Augmenting correlation structures in spatial data using deep generative models

Augmenting correlation structures in spatial data using deep generative models

Konstantin Klemmer
The Alan Turing Institute &
University of Warwick
&Adriano Koshiyama 11footnotemark: 1
The Alan Turing Institute &
University College London
&Sebastian Flennerhag
The Alan Turing Institute &
University of Manchester
Equal contribution

State-of-the-art deep learning methods have shown a remarkable capacity to model complex data domains, but struggle with geospatial data. In this paper, we introduce SpaceGAN, a novel generative model for geospatial domains that learns neighbourhood structures through spatial conditioning. We propose to enhance spatial representation beyond mere spatial coordinates, by conditioning each data point on feature vectors of its spatial neighbours, thus allowing for a more flexible representation of the spatial structure. To overcome issues of training convergence, we employ a metric capturing the loss in local spatial autocorrelation between real and generated data as stopping criterion for SpaceGAN parametrization. This way, we ensure that the generator produces synthetic samples faithful to the spatial patterns observed in the input. SpaceGAN is successfully applied for data augmentation and outperforms compared to other methods of synthetic spatial data generation. Finally, we propose an ensemble learning framework for the geospatial domain, taking augmented SpaceGAN samples as training data for a set of ensemble learners. We empirically show the superiority of this approach over conventional ensemble learning approaches and rivaling spatial data augmentation methods, using synthetic and real-world prediction tasks. Our findings suggest that SpaceGAN can be used as a tool for (1) artificially inflating sparse geospatial data and (2) improving generalization of geospatial models.


Augmenting correlation structures in spatial data using deep generative models

  Konstantin Klemmer thanks: Equal contribution The Alan Turing Institute & University of Warwick Adriano Koshiyama 11footnotemark: 1 The Alan Turing Institute & University College London Sebastian Flennerhag The Alan Turing Institute & University of Manchester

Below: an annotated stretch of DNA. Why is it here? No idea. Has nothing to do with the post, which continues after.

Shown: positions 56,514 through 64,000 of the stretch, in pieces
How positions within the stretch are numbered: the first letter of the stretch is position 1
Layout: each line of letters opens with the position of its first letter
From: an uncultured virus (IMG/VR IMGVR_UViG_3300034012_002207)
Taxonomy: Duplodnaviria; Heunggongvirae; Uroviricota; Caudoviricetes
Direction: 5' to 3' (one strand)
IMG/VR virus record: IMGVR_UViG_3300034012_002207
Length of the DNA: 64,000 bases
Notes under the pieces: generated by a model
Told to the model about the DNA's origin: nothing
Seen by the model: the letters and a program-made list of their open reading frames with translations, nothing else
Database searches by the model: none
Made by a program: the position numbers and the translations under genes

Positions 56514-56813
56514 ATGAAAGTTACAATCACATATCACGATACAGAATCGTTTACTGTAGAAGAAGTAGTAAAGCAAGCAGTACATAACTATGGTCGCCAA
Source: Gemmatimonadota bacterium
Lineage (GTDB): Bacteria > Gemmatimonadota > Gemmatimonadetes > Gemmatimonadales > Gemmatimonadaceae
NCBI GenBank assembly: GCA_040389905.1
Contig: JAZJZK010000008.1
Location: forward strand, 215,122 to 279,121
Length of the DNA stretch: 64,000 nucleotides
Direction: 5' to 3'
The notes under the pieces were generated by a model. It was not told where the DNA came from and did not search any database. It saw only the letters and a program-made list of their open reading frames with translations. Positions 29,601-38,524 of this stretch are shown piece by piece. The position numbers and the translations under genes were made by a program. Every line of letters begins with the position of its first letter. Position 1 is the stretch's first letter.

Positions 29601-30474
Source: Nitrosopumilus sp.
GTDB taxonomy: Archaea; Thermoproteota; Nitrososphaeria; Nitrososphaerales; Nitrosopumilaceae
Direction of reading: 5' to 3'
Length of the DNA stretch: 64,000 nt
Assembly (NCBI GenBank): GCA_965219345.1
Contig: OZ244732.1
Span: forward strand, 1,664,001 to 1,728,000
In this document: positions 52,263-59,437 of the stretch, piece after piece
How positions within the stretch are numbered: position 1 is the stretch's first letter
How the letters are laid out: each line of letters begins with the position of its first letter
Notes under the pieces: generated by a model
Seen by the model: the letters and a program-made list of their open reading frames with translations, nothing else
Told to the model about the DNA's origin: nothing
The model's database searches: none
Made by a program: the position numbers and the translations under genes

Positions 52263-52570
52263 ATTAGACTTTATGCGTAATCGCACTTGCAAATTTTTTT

noticebox[b]Preprint. Under review.\end@float

1 Introduction

The empirical analysis of geospatial patterns has a long tradition, with applications ranging from estimating rainfall patterns [4] to predicting housing prices [5]. Recently, machine learning methods have become increasingly popular for these tasks. Traditional techniques to model spatial dependencies include clustering [22] or kernel methods like Gaussian Processes (GPs) [8]. Recent years have seen efforts to scale GP models to high-dimensional data [15] and the emergence of convolutional neural networks (CNNs) for learning spatial representations [41]. But while deep learning methods like CNNs improve upon GP models by enabling non-euclidean, graph-structured data [19], they appear to struggle with long-range spatial dependencies [31]. A recent review paper by Reichenstein et al. [39] highlights further problems of deep learning applications with spatial data, setting a research agenda aiming to improve the representation of spatial structures, particularly in deep learning methods.

Furthering this agenda, we explore how generative adverserial nets (GANs) [17] can capture spatially dependent data and how we can leverage them to learn observed spatial patterns. As they preform well on visual data, in the geospatial context GANs have been used for generating satellite imagery [30]. However, geospatial point patterns—data points distributed across continuous or discrete -dimensional space with one or more feature dimensions—remain unexplored in that regard. While previous studies have examined GAN performance in the presence of one-dimensional autocorrelation, such as temporal point processes [46] or financial time-series [26], the multi-dimensional correlation structures in geospatial point patterns pose a more complex challenge. We tackle this issue by introducing SpaceGAN: Borrowing well established techniques from geographic information science, we use spatial neighbourhoods as context to train a conditional GAN (cGAN) and optimize cGAN selection for the best representation of the inputs local spatial autocorrelation structures. GANs are difficult to train, often failing to converge to a stable solution. Our novel stopping criterion explicitly measures the quality of the representation of observed spatial patterns. Furthermore, this approach enables us to work with data distributed in discrete and continuous space. Respresentations learned by SpaceGAN can be used for downstream tasks, even on out-of-sample geospatial locations. We show how this can be used for prediction via an ensemble learning framework. We test our approach on synthetic and real-world geospatial prediction tasks and evaluate the results using spatial cross-validation.